In 2009, a gay marriage bill was stuck. It failed to pass, and a move to kill it failed. House members usually arrive with their minds made up on most issues. This time, House members were persuaded to change their minds on the spot, in corners and anterooms, out of the reach of special interests, and they passed the bill.
In 2000, GOP gubernatorial candidate Gordon Humphrey started showing up at Gov. Jeanne Shaheen's campaign events. One day, he 'stepped in it,' as Rick Perry would say. He told a group of disabled voters worried about state services that he and his wife were blessed because their kids had no disabilities. After a collective gasp, the crowd surrounded him, one woman scolding him in sign language, and others shouting and crying. He talked his way to the exit and later persuaded the GOP to install a wheelchair ramp at party headquarters.
In 2006 on election night, Gov. John Lynch was crushing Republican Jim Coburn. The Union Leader's vice president for news at the time, Charlie Perkins, came to my desk at close to midnight. He talked pretty fast most of the time, and at deadline time he talked faster. I thought he asked me how many Democrats were in the House, and I told him. He said, no, Democrats had taken the House. It was historic, ending more than a century of Republican domination.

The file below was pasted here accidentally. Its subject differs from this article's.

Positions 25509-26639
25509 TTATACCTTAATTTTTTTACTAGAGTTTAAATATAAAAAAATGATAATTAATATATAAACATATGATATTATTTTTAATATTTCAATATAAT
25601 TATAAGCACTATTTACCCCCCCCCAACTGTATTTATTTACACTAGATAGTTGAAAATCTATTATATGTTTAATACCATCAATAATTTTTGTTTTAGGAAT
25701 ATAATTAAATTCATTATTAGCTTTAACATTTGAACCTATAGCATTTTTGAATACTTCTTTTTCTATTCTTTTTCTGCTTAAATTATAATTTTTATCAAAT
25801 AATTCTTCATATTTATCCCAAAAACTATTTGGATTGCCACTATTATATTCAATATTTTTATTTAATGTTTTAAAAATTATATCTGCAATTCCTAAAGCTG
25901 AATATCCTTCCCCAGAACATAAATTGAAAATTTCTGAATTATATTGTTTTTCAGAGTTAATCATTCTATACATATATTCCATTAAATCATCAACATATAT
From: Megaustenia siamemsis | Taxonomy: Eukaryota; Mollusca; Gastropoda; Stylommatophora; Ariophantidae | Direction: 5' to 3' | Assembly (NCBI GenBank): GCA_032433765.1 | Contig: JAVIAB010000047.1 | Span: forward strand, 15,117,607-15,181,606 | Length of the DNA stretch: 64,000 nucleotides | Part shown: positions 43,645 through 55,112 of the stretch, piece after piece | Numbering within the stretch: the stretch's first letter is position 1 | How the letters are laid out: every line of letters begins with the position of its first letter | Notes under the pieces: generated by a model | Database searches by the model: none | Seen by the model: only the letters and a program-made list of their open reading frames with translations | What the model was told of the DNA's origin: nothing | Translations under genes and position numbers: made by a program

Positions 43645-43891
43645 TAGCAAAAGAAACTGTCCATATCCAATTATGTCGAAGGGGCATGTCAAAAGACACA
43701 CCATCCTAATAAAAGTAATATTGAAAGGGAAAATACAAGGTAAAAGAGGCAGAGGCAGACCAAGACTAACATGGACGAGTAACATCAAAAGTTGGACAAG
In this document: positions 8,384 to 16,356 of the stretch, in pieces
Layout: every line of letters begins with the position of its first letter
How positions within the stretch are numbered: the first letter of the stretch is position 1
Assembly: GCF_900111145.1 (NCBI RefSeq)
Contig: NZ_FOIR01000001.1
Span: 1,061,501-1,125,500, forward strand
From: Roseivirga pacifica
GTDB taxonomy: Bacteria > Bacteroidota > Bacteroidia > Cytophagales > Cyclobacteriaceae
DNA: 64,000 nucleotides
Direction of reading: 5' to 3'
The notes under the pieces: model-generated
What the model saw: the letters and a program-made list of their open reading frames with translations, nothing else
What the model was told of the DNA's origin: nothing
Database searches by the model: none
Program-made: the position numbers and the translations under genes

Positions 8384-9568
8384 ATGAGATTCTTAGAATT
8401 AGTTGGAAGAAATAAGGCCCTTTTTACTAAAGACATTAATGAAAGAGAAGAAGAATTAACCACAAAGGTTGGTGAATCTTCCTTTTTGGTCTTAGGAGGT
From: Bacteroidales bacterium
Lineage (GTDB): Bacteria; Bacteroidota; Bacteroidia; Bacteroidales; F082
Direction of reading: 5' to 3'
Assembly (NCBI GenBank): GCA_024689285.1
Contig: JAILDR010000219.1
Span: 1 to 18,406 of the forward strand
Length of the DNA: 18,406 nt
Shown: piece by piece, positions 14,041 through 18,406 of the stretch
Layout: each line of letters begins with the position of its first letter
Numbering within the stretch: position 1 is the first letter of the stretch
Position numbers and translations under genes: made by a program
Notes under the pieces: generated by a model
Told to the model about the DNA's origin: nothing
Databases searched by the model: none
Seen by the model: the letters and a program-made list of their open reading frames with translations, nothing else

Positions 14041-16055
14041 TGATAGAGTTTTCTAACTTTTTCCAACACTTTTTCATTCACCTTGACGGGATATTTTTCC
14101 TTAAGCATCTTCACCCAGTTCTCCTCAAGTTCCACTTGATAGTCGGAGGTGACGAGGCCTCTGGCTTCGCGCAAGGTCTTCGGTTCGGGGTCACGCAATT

Fast forward to 2010, Republicans return in spades, taking three of four seats in the House and all but five Senate seats.
The impeachment trial of Chief Justice David Brock shook the establishment in 2000. Brock was found not guilty at a Senate trial at which U.S. Sen. George Mitchell, who negotiated peace in Northern Ireland, served as legal and procedural adviser.
I've loved journalism from the day I sweated out my first school board story at the weekly. I love newspapers. People tell me all the time that they want to hold the paper in their hands every day as they read the news. But I get the feeling that 100 years from now, the news-gathering business will be dominated by an entirely different medium.
I don't know how the need for facts and unbiased information will be fulfilled by then.
But the answer can't be in speeding things up and shrinking them down any more.
However it evolves, I'll always miss the news business and the people in it.